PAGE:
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Novato City Council Hears Objections to Frank's Appointment of Bob Brown

For over 45 minutes Monday night, Novatans were verbal and insistent that Bob Brown is the wrong man for the job as Interim Community Development Director.

The public comment period of the City Council Agenda for Tuesday, Feb. 28, was, as anticipated,  almost completely devoted to objections to the appointment of Bob Brown to an interim position as Development Director for Novato. Only two speakers had a different topic in mind -- support for the Save the State Parks resolution also on the agenda.

As reported earlier on Patch, City Manager Michael Brown , recently vacated by David Wallace. While one of these appointments, of Anne Cronin Moore as Interim General Plan Manager, is relatively non-controversial, the same cannot be said of Bob Brown’s appointment as Interim Community Development Director.

The controversy took on new life when that City Council approval for Brown’s appointment was unnecessary as he was a retired Cal-PIRS employee, whereas Moore had not been a state employee and would need council approval.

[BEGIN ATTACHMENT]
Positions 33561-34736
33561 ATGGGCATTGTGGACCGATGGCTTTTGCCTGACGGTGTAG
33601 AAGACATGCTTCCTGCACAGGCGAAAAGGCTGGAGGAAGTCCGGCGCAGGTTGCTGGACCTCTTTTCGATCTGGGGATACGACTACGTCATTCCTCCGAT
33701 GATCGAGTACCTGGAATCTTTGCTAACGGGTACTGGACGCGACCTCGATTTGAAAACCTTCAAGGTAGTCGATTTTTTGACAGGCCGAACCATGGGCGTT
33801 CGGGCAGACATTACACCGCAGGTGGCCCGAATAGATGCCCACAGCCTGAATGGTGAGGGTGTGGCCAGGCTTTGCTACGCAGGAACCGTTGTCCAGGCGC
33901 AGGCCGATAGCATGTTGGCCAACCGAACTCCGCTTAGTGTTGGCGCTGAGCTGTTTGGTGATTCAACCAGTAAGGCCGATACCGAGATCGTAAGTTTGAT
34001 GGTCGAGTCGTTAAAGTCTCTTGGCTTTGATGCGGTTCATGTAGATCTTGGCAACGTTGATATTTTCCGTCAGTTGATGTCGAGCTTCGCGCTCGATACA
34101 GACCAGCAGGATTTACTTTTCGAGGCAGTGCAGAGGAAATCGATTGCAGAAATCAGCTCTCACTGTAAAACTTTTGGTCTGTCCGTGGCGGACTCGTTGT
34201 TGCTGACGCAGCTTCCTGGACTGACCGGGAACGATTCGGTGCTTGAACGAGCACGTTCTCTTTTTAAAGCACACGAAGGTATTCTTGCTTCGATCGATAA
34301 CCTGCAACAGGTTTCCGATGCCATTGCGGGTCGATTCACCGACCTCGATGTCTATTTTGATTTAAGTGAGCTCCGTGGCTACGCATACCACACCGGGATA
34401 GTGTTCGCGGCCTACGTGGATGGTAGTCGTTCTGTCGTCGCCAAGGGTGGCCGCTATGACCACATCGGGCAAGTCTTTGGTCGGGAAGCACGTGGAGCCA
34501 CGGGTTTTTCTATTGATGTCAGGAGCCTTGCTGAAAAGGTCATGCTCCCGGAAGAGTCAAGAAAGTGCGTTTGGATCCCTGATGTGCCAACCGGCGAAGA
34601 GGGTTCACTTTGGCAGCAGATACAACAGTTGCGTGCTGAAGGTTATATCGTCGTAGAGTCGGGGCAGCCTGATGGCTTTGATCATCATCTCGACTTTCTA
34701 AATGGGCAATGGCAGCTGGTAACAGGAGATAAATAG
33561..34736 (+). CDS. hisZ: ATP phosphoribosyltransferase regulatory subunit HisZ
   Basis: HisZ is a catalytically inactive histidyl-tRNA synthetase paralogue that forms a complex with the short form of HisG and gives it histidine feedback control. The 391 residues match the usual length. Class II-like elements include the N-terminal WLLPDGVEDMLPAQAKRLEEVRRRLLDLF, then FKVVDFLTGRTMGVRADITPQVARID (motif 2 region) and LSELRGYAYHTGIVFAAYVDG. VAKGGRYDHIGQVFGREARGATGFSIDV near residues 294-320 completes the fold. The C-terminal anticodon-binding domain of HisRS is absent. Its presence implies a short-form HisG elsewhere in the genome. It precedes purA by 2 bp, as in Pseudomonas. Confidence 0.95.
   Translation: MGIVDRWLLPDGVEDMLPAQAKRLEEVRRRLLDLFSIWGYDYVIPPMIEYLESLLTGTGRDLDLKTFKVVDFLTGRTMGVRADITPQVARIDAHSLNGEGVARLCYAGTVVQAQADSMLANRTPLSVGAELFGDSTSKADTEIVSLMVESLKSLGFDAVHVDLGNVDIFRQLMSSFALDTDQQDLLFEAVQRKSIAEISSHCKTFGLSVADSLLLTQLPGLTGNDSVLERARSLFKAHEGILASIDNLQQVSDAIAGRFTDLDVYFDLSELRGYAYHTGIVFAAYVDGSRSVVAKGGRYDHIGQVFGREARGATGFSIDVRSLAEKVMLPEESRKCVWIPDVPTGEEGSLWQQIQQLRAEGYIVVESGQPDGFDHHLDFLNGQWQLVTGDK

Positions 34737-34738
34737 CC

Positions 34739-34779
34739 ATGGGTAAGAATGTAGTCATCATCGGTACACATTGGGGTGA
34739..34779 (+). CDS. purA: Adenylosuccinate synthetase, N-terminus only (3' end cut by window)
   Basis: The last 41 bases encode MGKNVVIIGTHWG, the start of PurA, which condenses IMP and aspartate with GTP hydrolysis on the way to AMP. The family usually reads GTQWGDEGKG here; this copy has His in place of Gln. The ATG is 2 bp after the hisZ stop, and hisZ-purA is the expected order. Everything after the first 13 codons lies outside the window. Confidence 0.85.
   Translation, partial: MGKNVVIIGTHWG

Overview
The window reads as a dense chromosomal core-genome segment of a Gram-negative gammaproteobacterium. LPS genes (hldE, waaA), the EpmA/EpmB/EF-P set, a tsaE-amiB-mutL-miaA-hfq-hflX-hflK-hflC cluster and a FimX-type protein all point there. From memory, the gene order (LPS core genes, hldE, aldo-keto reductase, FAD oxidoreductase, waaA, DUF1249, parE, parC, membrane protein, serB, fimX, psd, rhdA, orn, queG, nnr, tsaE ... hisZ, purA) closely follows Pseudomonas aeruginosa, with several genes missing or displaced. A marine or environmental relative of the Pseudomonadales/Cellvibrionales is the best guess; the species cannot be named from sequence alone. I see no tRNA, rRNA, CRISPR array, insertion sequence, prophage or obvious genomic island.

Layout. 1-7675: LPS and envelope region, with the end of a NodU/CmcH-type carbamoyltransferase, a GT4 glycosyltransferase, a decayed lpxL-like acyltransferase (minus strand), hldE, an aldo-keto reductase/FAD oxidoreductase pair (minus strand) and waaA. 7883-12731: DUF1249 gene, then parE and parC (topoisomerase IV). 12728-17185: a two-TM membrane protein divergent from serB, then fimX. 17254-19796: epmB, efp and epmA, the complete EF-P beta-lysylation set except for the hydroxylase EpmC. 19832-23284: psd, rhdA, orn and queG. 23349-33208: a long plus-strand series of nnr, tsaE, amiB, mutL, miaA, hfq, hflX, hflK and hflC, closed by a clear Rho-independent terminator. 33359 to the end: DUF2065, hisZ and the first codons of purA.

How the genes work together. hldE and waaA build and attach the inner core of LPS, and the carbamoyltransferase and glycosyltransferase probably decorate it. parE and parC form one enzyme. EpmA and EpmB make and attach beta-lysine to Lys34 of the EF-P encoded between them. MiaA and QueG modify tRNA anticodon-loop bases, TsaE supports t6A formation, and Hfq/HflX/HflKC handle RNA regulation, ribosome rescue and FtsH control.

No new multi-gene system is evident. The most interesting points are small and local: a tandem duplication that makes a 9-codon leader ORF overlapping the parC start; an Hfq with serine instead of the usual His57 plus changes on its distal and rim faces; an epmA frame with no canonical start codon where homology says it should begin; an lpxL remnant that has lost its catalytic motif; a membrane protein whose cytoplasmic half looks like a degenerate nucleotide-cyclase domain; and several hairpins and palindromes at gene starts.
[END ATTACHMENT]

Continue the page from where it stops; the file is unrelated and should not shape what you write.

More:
Although city manager Frank made a statement prior to public comment that echoed his statements to Patch that city council appointment was not needed, and emphasizing that Brown’s role would not be to manage the development plan, his pre-emptive defense was largely ignored.

Comments ranged from those who said the appointment was a “poke in the eye” or a “slap in the face” to Novato residents, to the suspicion that Brown’s presence on the board would “contaminate” the board’s decision-making, to suggestions of a “global agenda” of community development directors in favor of high density housing.

At least 20 people in the standing-room-only city council room voiced their objections to the appointment, most citing Brown’s similar position in San Rafael and his advocacy of high-density low-income housing of 30 units per acre, instead of the 20 per acre that the City Council and development commission have adopted as a goal for Novato.